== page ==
Dam removal planned – Chadds Ford Live | Daily News Byte

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The Brandywine Conservancy is working to take down the Hoffman Mill dam on Brandywine Creek on Route 1. According to the conservancy’s Community Services Director Grant DeCosta, removing the dam is a matter of safety, flood reduction, and sustainability of the health of the stream itself.

DeCosta said the dam adds to the flooding issues because it creates what he calls “an impoundment behind it,” meaning water sits behind that area and doesn’t flow during heavy rains. . “Having an abnormal backup in the back [the dam] creates higher groundwater levels in the surrounding plains.” And that, he said, reduces the floodplain’s storage capacity to absorb excess water during heavy rains. “The floodplain can’t function as well if the dam isn’t there.”

This is called “the drowning zone.” Boaters can get caught in the reverse current in front of the dam if they fall overboard.

Working with DeCosta on the project is Rob Daniels, manager of community services. He likens the floodplain to a sponge and says the backup prevents the sponge from drying out, which causes flooding.

“When the dam is there,” Daniels said, “the sponge is artificially filled with water. When the floodwater comes down, it can’t fill the sponge because the sponge is full.”

The dam not only increases the amount of flooding, DeCosta said, but it can also increase the occurrence of flooding because the sponge is already at capacity.

The dam also creates a safety issue for people canoeing or kayaking down the Brandywine. There is an opening on the west side of the creek next to a culvert that runs under the railroad tracks. And there is a short drop in that breach area. While boaters are told not to go through that area, some do for the thrill of paddling through that part where the water runs faster and deeper. Daniels calls it “an attractive nuisance.”

But it can be dangerous. Boaters can fall from their boats and fall into the backwash of a recirculating current that they cannot escape. Some people have drowned in the Brandywine because they were caught in areas of those currents.

Another reason for wanting to remove the dam is ecological concerns. Removing the dam will improve the creek’s health, DeCosta said. Doing so will restore free-flowing sections and reduce sediment build-up behind the dam. Dams also increase water temperature which has a negative effect on some types of plants and aquatic life.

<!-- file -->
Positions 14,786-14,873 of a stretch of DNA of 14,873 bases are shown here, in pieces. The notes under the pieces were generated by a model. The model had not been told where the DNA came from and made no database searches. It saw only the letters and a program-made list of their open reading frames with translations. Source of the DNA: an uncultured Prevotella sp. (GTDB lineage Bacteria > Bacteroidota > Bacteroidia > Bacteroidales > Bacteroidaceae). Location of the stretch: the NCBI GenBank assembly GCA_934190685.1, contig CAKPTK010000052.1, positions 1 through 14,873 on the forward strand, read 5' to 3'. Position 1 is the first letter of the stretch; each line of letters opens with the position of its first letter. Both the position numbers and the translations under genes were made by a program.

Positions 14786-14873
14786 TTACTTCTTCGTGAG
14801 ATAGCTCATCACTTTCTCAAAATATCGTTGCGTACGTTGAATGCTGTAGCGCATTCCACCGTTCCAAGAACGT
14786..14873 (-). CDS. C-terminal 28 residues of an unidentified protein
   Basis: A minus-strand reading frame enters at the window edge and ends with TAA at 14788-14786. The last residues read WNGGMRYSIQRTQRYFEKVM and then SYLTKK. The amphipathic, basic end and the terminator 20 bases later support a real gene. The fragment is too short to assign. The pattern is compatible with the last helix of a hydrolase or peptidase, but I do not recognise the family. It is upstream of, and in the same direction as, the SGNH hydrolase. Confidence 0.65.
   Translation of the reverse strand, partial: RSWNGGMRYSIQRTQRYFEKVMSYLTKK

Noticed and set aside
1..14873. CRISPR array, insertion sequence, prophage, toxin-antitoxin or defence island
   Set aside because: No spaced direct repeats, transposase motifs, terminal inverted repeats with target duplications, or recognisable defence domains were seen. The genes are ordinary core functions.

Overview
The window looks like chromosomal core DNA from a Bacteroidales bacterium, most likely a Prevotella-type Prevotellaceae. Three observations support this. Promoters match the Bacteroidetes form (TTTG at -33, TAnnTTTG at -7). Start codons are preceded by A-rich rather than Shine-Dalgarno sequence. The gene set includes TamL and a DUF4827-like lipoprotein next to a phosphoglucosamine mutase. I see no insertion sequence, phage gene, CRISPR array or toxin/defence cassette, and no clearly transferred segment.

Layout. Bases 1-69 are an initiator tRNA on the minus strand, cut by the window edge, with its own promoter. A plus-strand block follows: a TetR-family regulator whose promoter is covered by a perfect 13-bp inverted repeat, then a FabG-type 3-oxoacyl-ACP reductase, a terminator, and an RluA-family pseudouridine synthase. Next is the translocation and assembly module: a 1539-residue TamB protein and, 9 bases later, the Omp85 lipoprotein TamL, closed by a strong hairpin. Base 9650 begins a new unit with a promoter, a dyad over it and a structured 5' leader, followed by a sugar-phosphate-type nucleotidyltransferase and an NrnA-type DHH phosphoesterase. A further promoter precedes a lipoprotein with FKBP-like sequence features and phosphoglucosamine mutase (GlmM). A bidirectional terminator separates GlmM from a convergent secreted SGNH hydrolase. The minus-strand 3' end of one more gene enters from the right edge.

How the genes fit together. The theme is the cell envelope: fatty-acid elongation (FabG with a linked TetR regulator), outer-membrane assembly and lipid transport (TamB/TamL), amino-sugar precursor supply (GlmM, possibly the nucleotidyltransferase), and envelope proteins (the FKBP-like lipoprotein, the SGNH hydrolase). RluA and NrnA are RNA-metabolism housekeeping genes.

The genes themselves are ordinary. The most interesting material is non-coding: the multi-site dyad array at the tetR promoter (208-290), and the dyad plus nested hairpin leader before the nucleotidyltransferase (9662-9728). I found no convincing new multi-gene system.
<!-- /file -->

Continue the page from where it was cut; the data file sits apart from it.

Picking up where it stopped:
Daniels added that removing the dam will increase the number of ripples and pools that create a habitat for native mussels and other creatures that filter pollutants from the water. “You multiply the places for useful habitation.”

The idea for removing the dam came about when the conservancy was conducting a water trail feasibility study in 2019. That study focused on improving safety and providing a wider path for the water trail. Daniels said they realized the portage around the dam could be a problem because it’s a long hike under Route 1. Removing the dam improves the recreational aspect of the creek, he said.

The conservancy estimated the cost of the project at slightly more than $300,000, most of which has been secured. But that number is from a 2019 estimate, so it may need to be recalculated.

To date, nearly $268,00 has been raised from the National Fish and Wildlife Foundation, the Pennsylvania Department of Conservation and Natural resources, and the William Penn Foundation. Pennsbury Township pledged to pay $18,000 and Chadds Ford Township supervisors indicated last month that the township would consider doing so as part of the 2023 budget.

No timeline has been set for the project, but DeCosta said it should only take a few weeks once work begins.

Hoffman’s Mill was built in 1864 and DeCosta said the dam was likely built at the same time because its purpose was to channel water into the creek to power the mill. The mill ceased operations in 1941 and later became the Brandywine River Museum of Art.

About Rich Schwartzman

Rich Schwartzman has been reporting on events in the greater Chadds Ford area since September 2001 when he became the founding editor of The Chadds Ford Post. In April 2009 he became managing editor of ChaddsFordLive. He is also an award-winning photographer.

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